So you can the nation is in green with pockets of heavier rainfall opportunities for the east and north. Significant risk of wet season flooding for the north is likely, over Cape York, the NT and through inland WA and the outback. Flooding risks increase for areas of eastern Australia with the wetter signal kicking off from January but more likely through February. The remainder of the nation, seeing more frequent rainfall events that normal which will see more humidity mixed in with the warmer weather, it is going to feel fairly tropical this Summer. Storm season active, severe storm outbreaks also higher than normal for much the north and east of the nation. This will pose an issue for a range of industries and has already caused some issues in the form of flooding and loss of crops etc. This may continue through to March.
Cooler bias from Spring, it continues in the east for December as the higher than normal rainfall continues to dominate the north and east. We have lost that bias of warmth over northern Australia thanks to more rainfall and cloud cover by December. The rest of the nation, normal conditions are expected, that will see warm to hot weather, interspersed with periods of milder weather with onshore winds as systems move through west to east over the southern states. If you are living in the east and north, the humidity will be off the charts at times so be aware, you may be under blue, that does not mean comfortable values.
The cooler bias over the east wanes a little bit, but increases over in the west of the nation and this could be due to tropical activity and perhaps persisting ridging or troughing, a range of reasons for this. Given the rainfall bias being above normal through the region, I would be thinking it is more to do with the moisture increase coupled with inland low pressure. For the remainder of the nation, seasonal, values could be below average over the north with the above average wet season so that is conditional. Otherwise if you don't like heat and want rainfall, this is looking good for you. With the La Nina developing and likely to peak, the rainfall should increase as will the cloud cover so these numbers may be downgraded.
The cooler bias is back for much of the nation as the wettest period of Summer gets underway. The increased cloud cover across the nation coupled with more rainfall and humidity leading to a cooler month. The warmest parts of the nation may well be over the west coast and Tasmania. With the La Nina peaking and beginning to wane, the temperatures may be downgraded further.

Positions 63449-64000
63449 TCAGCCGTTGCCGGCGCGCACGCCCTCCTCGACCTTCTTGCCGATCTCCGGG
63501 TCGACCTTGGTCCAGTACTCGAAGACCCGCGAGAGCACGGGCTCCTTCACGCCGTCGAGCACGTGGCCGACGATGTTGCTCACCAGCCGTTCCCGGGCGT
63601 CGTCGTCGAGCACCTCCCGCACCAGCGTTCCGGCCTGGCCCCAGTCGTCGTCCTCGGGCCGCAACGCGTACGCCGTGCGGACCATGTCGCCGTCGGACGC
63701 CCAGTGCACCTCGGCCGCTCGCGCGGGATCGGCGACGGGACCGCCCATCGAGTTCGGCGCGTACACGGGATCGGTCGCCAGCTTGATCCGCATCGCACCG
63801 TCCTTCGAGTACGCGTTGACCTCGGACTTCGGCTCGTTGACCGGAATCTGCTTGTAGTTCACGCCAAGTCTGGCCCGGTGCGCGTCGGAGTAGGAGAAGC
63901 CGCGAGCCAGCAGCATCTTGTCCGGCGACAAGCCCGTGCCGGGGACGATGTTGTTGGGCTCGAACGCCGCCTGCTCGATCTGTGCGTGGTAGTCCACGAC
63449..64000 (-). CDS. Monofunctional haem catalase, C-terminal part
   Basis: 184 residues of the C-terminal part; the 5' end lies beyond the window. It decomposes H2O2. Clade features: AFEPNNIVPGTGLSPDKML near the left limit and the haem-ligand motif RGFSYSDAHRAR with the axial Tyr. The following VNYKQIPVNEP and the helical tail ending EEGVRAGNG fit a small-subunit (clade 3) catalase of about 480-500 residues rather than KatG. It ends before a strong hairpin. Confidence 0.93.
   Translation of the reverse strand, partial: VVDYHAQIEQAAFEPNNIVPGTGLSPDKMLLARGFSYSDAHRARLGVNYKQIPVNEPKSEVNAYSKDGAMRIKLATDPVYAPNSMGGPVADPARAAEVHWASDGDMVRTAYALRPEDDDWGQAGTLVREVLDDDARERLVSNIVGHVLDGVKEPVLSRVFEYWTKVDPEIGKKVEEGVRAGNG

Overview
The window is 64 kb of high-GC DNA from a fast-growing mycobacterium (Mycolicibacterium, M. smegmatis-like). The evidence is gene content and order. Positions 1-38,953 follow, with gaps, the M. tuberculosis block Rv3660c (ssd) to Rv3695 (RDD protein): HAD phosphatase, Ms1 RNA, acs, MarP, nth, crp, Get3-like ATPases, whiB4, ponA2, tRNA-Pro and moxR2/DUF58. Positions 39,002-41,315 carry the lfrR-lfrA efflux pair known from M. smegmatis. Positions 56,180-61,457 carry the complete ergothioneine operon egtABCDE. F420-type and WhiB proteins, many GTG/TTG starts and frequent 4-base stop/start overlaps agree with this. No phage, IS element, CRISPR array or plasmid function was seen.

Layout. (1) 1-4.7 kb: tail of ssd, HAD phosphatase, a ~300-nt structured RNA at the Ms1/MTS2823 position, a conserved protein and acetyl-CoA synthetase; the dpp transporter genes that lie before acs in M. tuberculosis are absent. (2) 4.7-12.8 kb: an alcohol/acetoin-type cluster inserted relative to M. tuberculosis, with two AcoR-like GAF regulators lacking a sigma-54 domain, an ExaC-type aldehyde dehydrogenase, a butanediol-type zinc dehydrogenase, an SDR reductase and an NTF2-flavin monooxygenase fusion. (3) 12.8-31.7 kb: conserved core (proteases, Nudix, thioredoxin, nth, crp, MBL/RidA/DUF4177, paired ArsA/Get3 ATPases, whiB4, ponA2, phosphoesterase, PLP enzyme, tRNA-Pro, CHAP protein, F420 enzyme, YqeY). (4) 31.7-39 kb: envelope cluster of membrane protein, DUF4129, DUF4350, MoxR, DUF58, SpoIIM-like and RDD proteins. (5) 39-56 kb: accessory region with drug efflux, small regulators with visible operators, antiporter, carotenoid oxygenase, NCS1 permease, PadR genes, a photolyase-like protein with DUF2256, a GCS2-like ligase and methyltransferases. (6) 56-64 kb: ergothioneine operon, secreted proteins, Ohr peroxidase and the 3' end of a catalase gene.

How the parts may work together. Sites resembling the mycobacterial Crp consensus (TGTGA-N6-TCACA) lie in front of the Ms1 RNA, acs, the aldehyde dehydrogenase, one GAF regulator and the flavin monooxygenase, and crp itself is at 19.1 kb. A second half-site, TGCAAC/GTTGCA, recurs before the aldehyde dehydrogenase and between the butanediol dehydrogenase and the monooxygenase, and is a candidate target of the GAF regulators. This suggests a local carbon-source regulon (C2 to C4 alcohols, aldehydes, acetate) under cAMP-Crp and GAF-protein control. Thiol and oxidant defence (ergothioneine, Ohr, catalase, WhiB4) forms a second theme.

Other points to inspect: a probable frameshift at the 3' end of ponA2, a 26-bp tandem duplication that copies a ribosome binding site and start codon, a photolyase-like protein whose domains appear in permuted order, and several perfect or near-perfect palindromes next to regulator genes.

Seasonal Outlook - Summer 2021/22
The nation is looking fairly seasonal for the majority of Summer. Once again the bias of cooler weather linked to where the rainfall is more frequent, the cloud cover more extensive and where onshore winds dominate. That does appear to be the east still and through portions of the west and possibly up across the northern tropics. The rest of the nation, a humid and seasonal Summer. The forecasts may be revised downwards further in terms of temperatures with the increase of rainfall and thundery weather over northern and eastern Australia.
SEASONAL OUTLOOK - AUTUMN 2022
The seasonal outlook for Autumn is looking wet as well, and this could be a hangover like we saw last season from the wet summer. I am leaning towards March being wet and then things starting to dry out as we go through April and into May. We are getting way out there, but thought for forward planners and those wanting to know what is lurking out there, yes there is further wet weather into Autumn with a prolonged wet season thanks to a lingering La Nina. Some of the modelling suggests the La Nina may continue into March or April but we will know more in January.
Rainfall Outlook - Autumn 2022
% chance of exceeding the rainfall for Autumn 2022
With the lingering La Nina from the Summer still influencing the rainfall distribution through the early Autumn, there is a real risk of a repeat of flooding for the east coast in line with the peak of the wet season for the subtropics which is usually March through May. So pay attention to the guidance in the coming weeks over Christmas and New Years (yes I will still be here). The weather looking less wet for southern parts of the nation for now, but the Autumn break may be moot point with the wet Summer running into March before conditions ease through the season. The tropics may have a prolonged wet season with above average rainfall taking us through to May. Cyclone activity peaks in the Feb to April range through the Indian Ocean and this could influence rainfall for the interior and into the northern and eastern inland.
Temperature Outlook Autumn
% chance of exceeding the median temperatures for Autumn 2022
As per last season, the east and north were below average temperature wise with above average humidity values and rainfall across the east and north expected at this time, so the reduction in temperatures is a logical conclusion. The west and south I think will trend warmer, not necessarily drier, that average across these areas.
Rainfall Outlook - Winter 2022
% chance of exceeding the rainfall for Winter 2022
The wet bias from the La Nina through Autumn will wane during the May next year and winter should resolve to near seasonal over eastern areas but coastal communities may still see prolonged colder southeast winds with showers for June before things dry out. At this time, seeing a drier bias for the west of the nation with a persistence of high pressure and a neutral IOD at this time. HOWEVER, there are some models that support the La Nina not quite resolving into winter and there are some models that support the reformation of the IOD into a negative phase. Lets just say this, not El Nino and positive IOD phase is low at this time. Will review this in early January.
Temperature Outlook Winter
% chance of exceeding the median temperatures for Winter 2022
Temperatures at this time, this far out, are leaning warmer than normal, there is not bias towards colder weather at this time, with a few members trending warmer through interior areas, so will placemark this for now. But being this far out, the forecasts will refine during January and February regarding this.
I will have another look at the seasonal outlook the Sunday before Christmas with further details and I will be still here through the Christmas period with all the planning information to take us through into Autumn 2022.